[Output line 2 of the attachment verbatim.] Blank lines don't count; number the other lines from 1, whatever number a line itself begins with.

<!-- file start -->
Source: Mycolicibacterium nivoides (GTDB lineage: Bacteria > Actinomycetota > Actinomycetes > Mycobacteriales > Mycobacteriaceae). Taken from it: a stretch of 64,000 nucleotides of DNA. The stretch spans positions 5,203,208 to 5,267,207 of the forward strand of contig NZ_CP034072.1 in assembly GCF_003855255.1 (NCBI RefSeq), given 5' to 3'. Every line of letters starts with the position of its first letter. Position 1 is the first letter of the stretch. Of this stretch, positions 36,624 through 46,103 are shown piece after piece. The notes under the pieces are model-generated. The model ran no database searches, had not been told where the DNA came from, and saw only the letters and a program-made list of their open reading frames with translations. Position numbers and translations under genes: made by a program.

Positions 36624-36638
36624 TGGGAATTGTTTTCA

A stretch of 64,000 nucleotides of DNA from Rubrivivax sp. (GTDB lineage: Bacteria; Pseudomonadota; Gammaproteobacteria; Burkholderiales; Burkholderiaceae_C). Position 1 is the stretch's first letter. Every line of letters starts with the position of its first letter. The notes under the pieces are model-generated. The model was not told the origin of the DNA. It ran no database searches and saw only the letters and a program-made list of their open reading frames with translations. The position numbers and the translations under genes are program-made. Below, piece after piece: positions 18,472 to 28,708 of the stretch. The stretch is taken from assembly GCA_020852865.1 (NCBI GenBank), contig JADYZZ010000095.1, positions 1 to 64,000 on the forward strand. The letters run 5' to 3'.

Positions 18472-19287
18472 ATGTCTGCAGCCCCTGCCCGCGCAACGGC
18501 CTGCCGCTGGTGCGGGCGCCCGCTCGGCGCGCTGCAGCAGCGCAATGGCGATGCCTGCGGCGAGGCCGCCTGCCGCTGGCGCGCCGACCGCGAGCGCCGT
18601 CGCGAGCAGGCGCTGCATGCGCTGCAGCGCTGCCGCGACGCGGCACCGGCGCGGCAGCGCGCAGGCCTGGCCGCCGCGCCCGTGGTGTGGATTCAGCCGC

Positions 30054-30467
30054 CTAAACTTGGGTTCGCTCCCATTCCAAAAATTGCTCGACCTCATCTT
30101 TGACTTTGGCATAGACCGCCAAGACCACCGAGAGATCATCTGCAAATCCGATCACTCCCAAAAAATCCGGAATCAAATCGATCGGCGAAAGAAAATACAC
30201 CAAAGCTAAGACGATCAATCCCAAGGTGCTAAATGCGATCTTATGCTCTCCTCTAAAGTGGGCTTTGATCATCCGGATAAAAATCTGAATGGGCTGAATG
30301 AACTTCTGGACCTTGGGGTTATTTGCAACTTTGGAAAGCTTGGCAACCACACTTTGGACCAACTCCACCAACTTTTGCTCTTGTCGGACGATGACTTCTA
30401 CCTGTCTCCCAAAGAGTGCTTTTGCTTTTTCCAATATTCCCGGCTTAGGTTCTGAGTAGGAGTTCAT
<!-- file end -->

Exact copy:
Positions 36624-36638